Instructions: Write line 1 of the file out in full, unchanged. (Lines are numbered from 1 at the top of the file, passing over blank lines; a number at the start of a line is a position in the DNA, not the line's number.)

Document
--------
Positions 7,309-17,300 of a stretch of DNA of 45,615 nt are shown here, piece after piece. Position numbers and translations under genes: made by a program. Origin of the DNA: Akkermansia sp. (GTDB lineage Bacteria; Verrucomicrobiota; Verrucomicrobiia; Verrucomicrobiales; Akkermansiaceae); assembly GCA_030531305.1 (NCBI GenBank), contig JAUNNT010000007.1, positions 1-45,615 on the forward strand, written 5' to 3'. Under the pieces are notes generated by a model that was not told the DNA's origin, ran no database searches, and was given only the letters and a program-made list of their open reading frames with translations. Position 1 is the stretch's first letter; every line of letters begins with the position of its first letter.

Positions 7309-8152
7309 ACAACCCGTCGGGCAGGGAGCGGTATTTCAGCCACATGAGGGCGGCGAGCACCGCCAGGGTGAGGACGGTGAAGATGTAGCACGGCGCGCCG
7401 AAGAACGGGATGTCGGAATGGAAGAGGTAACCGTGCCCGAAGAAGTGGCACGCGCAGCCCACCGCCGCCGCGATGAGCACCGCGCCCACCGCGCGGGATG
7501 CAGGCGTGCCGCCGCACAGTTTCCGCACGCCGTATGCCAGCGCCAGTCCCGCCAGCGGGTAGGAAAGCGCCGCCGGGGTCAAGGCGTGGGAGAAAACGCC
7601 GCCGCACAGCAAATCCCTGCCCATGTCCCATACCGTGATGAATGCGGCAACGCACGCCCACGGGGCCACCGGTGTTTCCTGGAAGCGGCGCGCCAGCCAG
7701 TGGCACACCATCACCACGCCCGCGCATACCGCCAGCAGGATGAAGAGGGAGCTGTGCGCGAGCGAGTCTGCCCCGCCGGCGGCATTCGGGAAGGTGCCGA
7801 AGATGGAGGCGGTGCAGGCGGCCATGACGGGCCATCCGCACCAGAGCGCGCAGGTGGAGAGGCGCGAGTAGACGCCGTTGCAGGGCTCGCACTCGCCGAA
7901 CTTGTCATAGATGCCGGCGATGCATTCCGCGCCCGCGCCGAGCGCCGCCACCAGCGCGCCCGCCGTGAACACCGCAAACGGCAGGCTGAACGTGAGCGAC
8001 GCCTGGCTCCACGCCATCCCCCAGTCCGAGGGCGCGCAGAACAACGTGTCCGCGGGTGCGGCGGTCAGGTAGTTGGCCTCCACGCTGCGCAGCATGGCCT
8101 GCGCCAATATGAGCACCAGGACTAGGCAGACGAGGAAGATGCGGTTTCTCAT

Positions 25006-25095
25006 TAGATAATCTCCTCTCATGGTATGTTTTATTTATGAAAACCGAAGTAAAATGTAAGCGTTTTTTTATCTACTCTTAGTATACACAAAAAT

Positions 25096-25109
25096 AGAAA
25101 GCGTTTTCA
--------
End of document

Positions 7,309-17,300 of a stretch of DNA of 45,615 nt are shown here, piece after piece. Position numbers and translations under genes: made by a program. Origin of the DNA: Akkermansia sp. (GTDB lineage Bacteria; Verrucomicrobiota; Verrucomicrobiia; Verrucomicrobiales; Akkermansiaceae); assembly GCA_030531305.1 (NCBI GenBank), contig JAUNNT010000007.1, positions 1-45,615 on the forward strand, written 5' to 3'. Under the pieces are notes generated by a model that was not told the DNA's origin, ran no database searches, and was given only the letters and a program-made list of their open reading frames with translations. Position 1 is the stretch's first letter; every line of letters begins with the position of its first letter.